How do you make a sequel to one of the first viral video games? Surgeon Simulator was conceived in just 48 hours, with a limited fixed viewpoint and deliberately obtuse controls that made you as likely to inject yourself with a sedative as you were to pick up the hacksaw you actually wanted. As amusing as it was to play, many found it just as funny watching others grapple with its quirky challenges, becoming one of the first breakout Twitch sensations.
Following up such a success with a meaningful sequel is an unenviable task, but Bossa has managed to do just that. Surgeon Simulator 2 does a surprisingly good job of broadening the scope from this silly, singular game concept, while managing to retain a lot of the original spirit.
The most significant change is that you now have full locomotion to up and run around entire levels, coming up to the Bob you’re surgeoning at from any direction, but the way you interact with this world is still done with the hand at the end of an arm that’s sticking out like an elephant’s trunk. You have a surprising degree of control over this arm, able to position it in 3D space, rotate the hand, and even pull off some rude gestures.
The factor you have to contend with is that, while the vast majority of humans are able to do all manner of complex motions all at once together at the same time. In Surgeon Simulator 2, you’re having to try and do each individual rotation and positioning action separately – something I find much easier playing with mouse & keyboard on PC than with a controller on Xbox, even with a relatively straightforward layout. You will awkwardly pick up a hammer, walk over to Bob’s rib cage, carefully angle yourself for the right hit impact point, and then wildly swing your entire upper body, pivoting from the base of your spine in order to crack those ribs. You will almost certainly miss.
Much of the comedy of working through the story mode of Surgeon Simulator 2 still comes from the wild mishaps and unintentional amusement you’ll find while playing. Organs will go flying across the room, you’ll accidentally bop a leg off – Bob’s extremities are just waiting to be plucked like overripe fruits – and as he’s rapidly bleeding out, you’ll race across to grab the syringes to stop the bleeding and top him up, having temporarily attached an arm where his head is meant to go to stop the bleeding
There’s a nice story that runs through all of this, telling the weird and wonderful tale of a surgery training startup that’s gone very weird and very wrong. There’s certainly more than a few hints of Portal to the tale they tell, as you break out of the barely functioning training rooms and into secret labs to uncover what’s really going on. Invariably, you’ll have to figure out how to perform some kind of surgery amidst some quirky environmental puzzles.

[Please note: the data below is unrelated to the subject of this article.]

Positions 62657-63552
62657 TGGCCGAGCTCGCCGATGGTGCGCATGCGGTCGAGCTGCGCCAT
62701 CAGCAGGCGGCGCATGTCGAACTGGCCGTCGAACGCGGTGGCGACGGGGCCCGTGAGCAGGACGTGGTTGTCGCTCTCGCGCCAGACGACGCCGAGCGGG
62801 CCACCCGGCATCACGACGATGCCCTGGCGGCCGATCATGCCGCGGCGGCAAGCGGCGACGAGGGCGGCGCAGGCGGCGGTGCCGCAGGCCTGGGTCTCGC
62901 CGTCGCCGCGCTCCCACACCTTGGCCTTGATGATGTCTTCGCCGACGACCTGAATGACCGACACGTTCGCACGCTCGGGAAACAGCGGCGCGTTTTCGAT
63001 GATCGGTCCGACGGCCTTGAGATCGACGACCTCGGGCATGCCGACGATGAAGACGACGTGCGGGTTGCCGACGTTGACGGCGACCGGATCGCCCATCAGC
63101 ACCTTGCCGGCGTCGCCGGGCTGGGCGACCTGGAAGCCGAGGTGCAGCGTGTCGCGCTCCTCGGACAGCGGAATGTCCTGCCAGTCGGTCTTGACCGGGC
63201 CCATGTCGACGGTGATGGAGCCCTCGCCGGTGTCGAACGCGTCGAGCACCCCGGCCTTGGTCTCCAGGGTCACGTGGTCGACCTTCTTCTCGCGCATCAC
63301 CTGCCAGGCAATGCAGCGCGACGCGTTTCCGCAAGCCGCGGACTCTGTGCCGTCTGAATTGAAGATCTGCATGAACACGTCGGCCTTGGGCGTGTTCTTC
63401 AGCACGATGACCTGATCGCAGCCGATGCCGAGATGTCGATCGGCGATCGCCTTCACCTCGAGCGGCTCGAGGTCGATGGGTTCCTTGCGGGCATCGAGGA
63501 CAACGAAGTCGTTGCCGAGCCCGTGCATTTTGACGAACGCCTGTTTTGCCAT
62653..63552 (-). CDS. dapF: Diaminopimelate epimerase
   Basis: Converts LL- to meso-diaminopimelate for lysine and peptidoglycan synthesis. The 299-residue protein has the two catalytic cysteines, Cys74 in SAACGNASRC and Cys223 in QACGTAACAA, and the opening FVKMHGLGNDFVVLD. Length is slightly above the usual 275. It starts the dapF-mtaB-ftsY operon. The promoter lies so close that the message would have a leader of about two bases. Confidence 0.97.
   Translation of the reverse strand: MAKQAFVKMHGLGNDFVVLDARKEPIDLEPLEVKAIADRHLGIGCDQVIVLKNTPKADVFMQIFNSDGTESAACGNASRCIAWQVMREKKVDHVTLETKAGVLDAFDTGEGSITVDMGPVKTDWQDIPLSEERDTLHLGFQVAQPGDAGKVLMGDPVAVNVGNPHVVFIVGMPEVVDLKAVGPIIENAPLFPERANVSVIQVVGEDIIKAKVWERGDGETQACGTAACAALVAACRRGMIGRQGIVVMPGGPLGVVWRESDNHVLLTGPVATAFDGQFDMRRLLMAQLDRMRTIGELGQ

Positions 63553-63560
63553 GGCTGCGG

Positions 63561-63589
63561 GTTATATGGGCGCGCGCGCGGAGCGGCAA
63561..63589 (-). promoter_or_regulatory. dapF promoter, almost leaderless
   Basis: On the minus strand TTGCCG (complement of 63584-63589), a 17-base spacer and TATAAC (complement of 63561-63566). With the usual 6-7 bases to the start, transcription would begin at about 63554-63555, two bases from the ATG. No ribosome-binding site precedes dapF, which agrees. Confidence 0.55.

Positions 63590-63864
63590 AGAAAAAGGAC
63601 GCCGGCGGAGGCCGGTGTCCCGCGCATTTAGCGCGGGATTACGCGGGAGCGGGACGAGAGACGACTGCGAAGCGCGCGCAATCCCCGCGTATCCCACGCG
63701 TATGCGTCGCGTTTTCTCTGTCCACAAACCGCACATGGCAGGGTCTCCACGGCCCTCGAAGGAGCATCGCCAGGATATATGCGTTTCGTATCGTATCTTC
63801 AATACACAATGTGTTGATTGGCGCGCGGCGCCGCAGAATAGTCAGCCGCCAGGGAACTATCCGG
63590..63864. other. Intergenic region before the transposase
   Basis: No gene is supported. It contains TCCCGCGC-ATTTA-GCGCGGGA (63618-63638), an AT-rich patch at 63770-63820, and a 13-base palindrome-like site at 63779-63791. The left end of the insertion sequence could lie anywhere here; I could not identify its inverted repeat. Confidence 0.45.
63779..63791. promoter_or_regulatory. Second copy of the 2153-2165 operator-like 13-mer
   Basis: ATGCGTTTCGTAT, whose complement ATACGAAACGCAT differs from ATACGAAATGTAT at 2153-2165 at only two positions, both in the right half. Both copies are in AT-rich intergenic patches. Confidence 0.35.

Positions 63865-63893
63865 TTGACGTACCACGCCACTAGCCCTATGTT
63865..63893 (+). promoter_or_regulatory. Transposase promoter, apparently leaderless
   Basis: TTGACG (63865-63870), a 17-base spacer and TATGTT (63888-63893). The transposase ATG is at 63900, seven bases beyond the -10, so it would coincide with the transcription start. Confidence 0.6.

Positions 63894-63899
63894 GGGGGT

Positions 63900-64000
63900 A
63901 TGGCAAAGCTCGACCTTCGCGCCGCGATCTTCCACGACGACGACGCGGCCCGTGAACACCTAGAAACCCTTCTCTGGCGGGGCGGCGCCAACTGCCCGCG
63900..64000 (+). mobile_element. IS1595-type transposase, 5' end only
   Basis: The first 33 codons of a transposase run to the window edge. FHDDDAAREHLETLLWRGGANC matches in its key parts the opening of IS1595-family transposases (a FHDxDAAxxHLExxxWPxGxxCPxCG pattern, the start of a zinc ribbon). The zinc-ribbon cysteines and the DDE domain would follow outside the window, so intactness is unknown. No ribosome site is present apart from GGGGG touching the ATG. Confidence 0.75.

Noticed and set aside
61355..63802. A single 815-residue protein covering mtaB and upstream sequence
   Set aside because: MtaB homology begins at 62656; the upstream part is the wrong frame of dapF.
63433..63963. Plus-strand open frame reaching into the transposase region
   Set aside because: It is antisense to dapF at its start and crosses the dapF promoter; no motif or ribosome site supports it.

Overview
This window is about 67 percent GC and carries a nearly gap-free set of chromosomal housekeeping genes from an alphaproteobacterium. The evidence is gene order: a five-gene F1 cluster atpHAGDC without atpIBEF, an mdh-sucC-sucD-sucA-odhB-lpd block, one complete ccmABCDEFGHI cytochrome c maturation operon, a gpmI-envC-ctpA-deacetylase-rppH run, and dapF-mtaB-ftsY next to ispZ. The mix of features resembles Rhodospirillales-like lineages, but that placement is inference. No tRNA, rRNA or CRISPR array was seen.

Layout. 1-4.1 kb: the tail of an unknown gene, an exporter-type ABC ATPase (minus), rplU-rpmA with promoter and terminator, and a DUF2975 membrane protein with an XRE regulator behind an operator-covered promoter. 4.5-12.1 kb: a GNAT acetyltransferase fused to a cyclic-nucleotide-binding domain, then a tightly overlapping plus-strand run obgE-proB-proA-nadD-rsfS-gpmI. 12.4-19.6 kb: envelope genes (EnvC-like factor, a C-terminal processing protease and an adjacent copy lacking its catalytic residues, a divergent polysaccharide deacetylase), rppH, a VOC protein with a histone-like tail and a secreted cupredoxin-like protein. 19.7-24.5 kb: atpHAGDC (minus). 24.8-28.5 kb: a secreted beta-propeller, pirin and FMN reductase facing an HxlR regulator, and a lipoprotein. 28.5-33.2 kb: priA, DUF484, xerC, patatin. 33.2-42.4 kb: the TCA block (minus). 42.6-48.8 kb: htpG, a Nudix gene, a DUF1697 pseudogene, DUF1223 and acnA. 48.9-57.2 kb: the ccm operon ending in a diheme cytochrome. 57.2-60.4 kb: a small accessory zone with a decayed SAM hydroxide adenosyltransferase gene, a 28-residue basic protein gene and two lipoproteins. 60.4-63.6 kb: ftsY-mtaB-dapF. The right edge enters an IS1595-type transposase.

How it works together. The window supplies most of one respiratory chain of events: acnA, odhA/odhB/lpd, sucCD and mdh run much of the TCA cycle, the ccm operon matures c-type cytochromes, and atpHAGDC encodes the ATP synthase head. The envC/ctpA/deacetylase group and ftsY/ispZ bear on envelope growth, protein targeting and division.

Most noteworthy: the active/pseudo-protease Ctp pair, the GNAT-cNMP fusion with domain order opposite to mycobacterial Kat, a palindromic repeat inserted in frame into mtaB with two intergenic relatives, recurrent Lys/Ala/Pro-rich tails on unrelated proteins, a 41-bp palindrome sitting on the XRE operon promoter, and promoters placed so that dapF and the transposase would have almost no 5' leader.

The problem is that you can find moments of frustration just as often as you’ll find fun. Surgeon Simulator 2 can be fun in part because of the obtuse controls, but they quite quickly become an element that you’re simply fighting to overcome as you try to get through a level. That’s especially when you have to deal with physics objects, like trying to stack barrels so you can jump up them and to reach a vent, or just want to slot an oversized fuse into its slot with any kind of reliability. The surgery itself also takes a bit of a back seat at times, as simply another tool in the box of puzzling tricks. Not having a fixed view to work from has necessarily made things more simplistic, removing some of the more technical surgical challenges. There’s no brain surgery, for example – you just rip off Bob’s head and quickly slap on a new one.
You can share the highs and lows of this with friends, with support for up to four players, and as with pretty much every video game experience out there, that fact can really amplify the game’s humorous strengths as you puzzle your way through each level. It also helps being able to vent when things don’t quite go to plan.
For the Steam and Xbox release, the biggest addition is the new competitive multiplayer support and the Free For All matchmaking which pits you against rival wannabe surgeons in a string of weird and unusual games. Instead of having you in a race against the clock to complete a particular transplant, these are much lighter tasks, having you rip out a particular assortment of limbs or organs from a Bob, moving around a grid to chase the lights on a dot matrix in front of you, or flinging Bob heads like you’re throwing coconuts at a county fair. If you want, you can wander over and start to mess around and interfere with your rivals.
At this point in time, the multiplayer matchmaking feels a bit off. Bossa has noted that resolving server issues is one of their top priorities, and we’ve often found either no players at all or got stuck in the loading screen. Even when you do get one or two opponents, you’re typically going to be going up against people that really don’t seem to know what they’re doing (though that could just be the way characters in this game run around so gormlessly), and the whole things soon starts to feel like a minor distraction rather than a meaty new game mode. This is a game that’s meant to be played with friends, so matchmaking in silence just doesn’t have the same feel.
There’s also the rather impressive and extensive creation tools for wannabe level builders. You have all the logic tools needed to create something to the same standard as Bossa, doing so from a first person view point. There’s a steady trickle of creations to browse, but as with so many user generated content games, there’s a fair bit of cruft that’s being uploaded as well.